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J Am Chem Soc. 2003 Jul 9;125(27):8364-70.

Reaction of cyclic nitroxides with nitrogen dioxide: the intermediacy of the oxoammonium cations.

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Department of Physical Chemistry, The Hebrew University of Jerusalem, Jerusalem 91904, Israel.


Piperidine and pyrrolidine nitroxides, such as 2,2,6,6-tetramethylpiperidinoxyl (TPO) and 3-carbamoylproxyl (3-CP), respectively, are cell-permeable stable radicals, which effectively protect cells, tissues, isolated organs, and laboratory animals from radical-induced damage. The kinetics and mechanism of their reactions with .OH, superoxide, and carbon-centered radicals have been extensively studied, but not with .NO2, although the latter is a key intermediate in cellular nitrosative stress. In this research, .NO2 was generated by pulse radiolysis, and its reactions with TPO, 4-OH-TPO, 4-oxo-TPO, and 3-CP were studied by fast kinetic spectroscopy, either directly or by using ferrocyanide or 2,2'-azinobis(3-ethylbenzothiazoline-6-sulfonate), which effectively scavenge the product of this reaction, the oxoammonium cation. The rate constants for the reactions of .NO2 with these nitroxides were determined to be (7-8) x 10(8) M(-)(1) s(-)(1), independent of the pH over the range 3.9-10.2. These are among the highest rate constants measured for .NO2 and are close to that of the reaction of .NO2 with .NO, that is, 1.1 x 10(9) M(-1) s(-1). The hydroxylamines TPO-H and 4-OH-TPO-H are less reactive toward .NO2, and an upper limit for the rate constant for these reactions was estimated to be 1 x 10(5) M(-1) s(-1). The kinetics results demonstrate that the reaction of nitroxides with .NO2 proceeds via an inner-sphere electron-transfer mechanism to form the respective oxoammonium cation, which is reduced back to the nitroxide through the oxidation of nitrite to .NO2. Hence, the nitroxide slows down the decomposition of .NO2 into nitrite and nitrate and could serve as a reservoir of .NO2 unless the respective oxoammonium is rapidly scavenged by other reductant. This mechanism can contribute toward the protective effect of nitroxides against reactive nitrogen-derived species, although the oxoammonium cations themselves might oxidize essential cellular targets if they are not scavenged by common biological reductants, such as thiols.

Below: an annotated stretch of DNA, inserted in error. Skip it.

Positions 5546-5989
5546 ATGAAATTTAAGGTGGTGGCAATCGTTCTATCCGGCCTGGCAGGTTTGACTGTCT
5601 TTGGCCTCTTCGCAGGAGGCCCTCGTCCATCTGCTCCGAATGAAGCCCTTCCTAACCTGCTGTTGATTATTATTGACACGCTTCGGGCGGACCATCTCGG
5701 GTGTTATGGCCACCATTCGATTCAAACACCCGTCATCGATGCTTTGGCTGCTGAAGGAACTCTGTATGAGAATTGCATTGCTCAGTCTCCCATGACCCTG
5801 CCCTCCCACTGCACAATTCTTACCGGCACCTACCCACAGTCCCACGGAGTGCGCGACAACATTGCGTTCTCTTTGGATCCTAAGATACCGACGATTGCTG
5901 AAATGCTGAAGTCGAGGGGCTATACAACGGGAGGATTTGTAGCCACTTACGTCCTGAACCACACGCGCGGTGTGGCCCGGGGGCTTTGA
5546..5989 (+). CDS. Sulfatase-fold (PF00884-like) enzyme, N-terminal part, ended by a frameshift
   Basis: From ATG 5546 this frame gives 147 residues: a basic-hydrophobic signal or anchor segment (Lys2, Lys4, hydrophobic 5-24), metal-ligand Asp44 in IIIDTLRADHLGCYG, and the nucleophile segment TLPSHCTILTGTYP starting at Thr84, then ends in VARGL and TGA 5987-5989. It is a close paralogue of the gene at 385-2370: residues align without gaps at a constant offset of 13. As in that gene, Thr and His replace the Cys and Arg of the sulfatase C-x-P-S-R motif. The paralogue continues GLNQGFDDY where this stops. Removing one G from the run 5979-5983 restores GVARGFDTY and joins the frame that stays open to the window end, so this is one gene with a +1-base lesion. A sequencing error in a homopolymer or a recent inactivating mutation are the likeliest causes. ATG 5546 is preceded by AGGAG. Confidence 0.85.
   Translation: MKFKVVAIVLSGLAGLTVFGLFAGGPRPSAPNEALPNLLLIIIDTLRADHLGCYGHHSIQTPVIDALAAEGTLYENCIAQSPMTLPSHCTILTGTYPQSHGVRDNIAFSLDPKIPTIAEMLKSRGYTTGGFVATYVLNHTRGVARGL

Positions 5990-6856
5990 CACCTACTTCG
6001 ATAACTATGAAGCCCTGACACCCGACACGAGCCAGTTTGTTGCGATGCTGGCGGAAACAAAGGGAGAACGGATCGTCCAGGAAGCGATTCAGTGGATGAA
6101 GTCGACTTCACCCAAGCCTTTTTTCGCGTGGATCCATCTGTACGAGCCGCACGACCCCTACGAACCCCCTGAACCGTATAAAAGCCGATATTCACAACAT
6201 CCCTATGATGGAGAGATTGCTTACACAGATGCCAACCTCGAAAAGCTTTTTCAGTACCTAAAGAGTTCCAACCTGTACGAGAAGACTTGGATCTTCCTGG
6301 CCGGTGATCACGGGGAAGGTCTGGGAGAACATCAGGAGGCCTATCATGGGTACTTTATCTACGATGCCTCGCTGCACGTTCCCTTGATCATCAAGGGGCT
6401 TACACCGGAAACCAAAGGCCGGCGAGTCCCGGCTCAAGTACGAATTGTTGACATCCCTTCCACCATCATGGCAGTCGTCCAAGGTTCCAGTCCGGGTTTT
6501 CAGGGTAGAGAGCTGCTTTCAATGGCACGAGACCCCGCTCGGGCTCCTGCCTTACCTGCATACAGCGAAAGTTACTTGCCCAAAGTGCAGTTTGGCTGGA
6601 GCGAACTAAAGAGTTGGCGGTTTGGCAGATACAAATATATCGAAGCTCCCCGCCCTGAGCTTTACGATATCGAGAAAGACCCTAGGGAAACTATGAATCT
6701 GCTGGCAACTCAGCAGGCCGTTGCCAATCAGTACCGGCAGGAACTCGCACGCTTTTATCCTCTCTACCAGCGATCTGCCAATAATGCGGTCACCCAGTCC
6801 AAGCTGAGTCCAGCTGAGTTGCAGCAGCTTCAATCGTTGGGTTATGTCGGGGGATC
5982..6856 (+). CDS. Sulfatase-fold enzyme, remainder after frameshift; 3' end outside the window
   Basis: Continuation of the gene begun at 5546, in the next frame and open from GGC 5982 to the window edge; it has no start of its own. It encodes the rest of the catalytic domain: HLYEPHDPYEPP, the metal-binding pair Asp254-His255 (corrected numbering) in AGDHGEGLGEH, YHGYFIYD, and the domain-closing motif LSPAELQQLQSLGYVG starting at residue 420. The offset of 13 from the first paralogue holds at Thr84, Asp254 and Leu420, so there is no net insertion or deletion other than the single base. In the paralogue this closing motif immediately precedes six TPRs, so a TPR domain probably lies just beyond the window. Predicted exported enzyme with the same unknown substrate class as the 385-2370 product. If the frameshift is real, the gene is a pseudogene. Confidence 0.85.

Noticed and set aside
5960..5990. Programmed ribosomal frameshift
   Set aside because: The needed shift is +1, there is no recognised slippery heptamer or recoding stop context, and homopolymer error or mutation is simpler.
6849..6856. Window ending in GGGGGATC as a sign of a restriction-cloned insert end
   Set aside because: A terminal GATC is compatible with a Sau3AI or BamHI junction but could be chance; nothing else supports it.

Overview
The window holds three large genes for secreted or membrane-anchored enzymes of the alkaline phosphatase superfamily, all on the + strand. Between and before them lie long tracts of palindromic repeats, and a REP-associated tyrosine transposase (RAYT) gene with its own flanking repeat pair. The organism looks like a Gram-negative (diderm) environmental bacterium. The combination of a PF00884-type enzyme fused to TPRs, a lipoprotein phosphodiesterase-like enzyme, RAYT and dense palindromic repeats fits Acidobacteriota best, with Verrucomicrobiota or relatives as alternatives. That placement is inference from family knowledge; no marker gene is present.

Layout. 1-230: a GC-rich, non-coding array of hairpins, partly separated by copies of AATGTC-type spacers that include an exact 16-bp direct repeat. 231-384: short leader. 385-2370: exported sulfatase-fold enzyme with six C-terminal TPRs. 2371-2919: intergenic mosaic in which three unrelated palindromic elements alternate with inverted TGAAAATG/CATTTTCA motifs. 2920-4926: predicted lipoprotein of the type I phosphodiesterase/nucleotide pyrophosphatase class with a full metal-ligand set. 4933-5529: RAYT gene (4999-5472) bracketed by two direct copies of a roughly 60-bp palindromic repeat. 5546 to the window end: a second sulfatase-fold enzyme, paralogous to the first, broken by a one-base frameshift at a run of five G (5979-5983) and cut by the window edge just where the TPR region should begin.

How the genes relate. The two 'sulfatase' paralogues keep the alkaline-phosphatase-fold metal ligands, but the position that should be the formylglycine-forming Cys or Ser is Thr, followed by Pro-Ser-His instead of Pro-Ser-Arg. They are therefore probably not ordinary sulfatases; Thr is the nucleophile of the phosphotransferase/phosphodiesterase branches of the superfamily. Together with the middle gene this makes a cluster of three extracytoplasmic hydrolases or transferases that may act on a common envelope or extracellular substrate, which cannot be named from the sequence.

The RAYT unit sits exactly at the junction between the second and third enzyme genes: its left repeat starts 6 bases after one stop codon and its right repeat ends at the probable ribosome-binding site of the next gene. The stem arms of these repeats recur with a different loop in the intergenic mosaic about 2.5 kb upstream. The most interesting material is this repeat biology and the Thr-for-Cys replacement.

[Indexed for MEDLINE]

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